The European Commission has confirmed it carried out unannounced inspections of the premises of suppliers and one association active in the fragrance industry in numerous member states. Concurrently the Commission sent out formal requests for information to several companies. The intent of both actions is related to possible collusion in the supply of fragrances and fragrance ingredients related to potential overcharging and other anti-competitive practices.
The Commission is concerned about companies violating EU antitrust rules prohibiting cartels and restrictive business practices (Article 101 of the Treaty on the Functioning of the European Union). Commission officials have also consulted their counterparts in the Antitrust Division of the US Department of Justice, the UK Competition and Markets Authority, and the Swiss Competition Commission.
Those involved include Swiss companies Firmenich International SA, Givaudan SA, Symrise AG, and the US group International Flavors & Fragrances Inc. Collectively, they possess an estimated 60% market share with combined annual revenue of over $21 billion.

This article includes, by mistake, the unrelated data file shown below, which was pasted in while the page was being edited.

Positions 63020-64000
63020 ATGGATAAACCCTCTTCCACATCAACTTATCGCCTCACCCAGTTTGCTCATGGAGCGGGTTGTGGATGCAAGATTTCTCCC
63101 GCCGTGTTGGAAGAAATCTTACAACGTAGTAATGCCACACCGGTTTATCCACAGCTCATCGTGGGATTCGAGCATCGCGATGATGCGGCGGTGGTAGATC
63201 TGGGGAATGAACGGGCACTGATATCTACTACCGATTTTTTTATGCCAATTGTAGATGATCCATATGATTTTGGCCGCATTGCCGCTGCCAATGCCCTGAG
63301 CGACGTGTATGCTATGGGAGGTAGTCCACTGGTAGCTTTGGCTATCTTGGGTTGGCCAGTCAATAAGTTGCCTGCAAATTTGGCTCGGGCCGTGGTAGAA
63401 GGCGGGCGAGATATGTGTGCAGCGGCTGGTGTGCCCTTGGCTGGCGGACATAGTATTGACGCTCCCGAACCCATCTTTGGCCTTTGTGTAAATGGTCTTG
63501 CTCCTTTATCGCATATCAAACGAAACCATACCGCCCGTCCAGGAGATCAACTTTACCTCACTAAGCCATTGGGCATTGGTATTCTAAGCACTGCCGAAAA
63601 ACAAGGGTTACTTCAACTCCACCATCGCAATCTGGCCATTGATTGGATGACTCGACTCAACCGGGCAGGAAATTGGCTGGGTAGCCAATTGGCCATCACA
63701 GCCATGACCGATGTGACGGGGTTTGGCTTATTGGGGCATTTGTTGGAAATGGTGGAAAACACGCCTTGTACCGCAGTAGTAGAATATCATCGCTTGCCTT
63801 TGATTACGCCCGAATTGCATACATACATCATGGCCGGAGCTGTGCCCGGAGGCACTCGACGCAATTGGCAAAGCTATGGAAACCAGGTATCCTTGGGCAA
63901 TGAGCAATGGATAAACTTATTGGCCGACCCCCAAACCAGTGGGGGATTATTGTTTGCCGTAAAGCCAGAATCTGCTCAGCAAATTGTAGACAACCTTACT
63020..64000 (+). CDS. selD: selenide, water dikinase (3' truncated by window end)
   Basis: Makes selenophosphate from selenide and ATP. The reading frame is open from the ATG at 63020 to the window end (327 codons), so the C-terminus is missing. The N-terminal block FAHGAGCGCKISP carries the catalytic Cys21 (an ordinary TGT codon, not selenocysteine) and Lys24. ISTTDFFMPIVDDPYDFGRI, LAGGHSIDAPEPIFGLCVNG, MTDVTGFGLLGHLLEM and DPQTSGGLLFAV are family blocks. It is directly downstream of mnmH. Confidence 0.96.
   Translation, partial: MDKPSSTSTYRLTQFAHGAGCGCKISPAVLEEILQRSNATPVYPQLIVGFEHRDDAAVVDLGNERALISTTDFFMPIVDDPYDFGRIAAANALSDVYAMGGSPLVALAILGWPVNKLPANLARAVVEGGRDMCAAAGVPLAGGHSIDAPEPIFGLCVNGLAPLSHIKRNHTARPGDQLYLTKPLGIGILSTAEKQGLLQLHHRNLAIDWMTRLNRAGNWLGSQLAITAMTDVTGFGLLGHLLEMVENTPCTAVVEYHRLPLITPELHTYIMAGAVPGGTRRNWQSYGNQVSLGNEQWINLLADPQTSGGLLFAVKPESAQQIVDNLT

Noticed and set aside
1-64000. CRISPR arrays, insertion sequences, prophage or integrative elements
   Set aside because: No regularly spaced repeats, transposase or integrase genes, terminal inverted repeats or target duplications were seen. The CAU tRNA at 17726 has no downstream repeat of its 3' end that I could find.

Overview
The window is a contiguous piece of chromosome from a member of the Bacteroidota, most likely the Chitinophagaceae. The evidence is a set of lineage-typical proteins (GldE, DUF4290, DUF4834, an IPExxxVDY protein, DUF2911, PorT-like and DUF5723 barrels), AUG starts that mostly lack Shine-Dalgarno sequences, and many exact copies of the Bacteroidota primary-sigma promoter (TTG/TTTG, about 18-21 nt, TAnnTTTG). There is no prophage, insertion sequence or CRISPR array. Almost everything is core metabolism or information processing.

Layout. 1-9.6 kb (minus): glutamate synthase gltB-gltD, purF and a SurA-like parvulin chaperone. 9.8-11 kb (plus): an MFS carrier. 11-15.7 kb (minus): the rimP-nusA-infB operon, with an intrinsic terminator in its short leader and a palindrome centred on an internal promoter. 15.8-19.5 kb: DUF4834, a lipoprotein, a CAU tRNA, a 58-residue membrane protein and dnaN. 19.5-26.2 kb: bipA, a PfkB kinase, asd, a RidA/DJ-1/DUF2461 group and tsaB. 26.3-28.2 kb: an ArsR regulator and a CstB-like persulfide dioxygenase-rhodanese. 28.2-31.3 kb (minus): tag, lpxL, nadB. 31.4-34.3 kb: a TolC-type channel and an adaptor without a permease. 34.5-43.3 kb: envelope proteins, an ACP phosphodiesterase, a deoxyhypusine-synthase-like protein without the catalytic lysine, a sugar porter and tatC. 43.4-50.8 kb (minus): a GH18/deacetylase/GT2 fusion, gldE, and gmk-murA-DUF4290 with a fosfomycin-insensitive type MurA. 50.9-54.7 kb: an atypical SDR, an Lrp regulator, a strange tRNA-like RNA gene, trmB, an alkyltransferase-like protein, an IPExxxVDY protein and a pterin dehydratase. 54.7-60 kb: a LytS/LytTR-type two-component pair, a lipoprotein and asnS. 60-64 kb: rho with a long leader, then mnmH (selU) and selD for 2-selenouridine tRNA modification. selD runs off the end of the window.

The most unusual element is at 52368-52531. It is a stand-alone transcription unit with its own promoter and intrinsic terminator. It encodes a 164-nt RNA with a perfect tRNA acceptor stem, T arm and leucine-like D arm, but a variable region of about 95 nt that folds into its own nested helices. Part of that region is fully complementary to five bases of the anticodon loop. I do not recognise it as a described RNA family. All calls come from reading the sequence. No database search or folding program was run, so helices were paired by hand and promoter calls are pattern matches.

These types of raids can be a precursor for a fine for violating EU antitrust rules of as much as 10% of a firm's global turnover. While the firms are under suspicion, they have not yet been found of any wrongdoing, and all four have said they are cooperating with investigators.
This investigation comes amid a potential $42.5 billion merger between privately owned Firmenich and the Dutch ingredients and bioscience group DSM. The deal was approved by DSM shareholders in January and would form the largest maker of fragrances with revenue of more than $11.6 billion. When the merger was announced, executives from both companies said they didn’t expect any antitrust issues with regulators.
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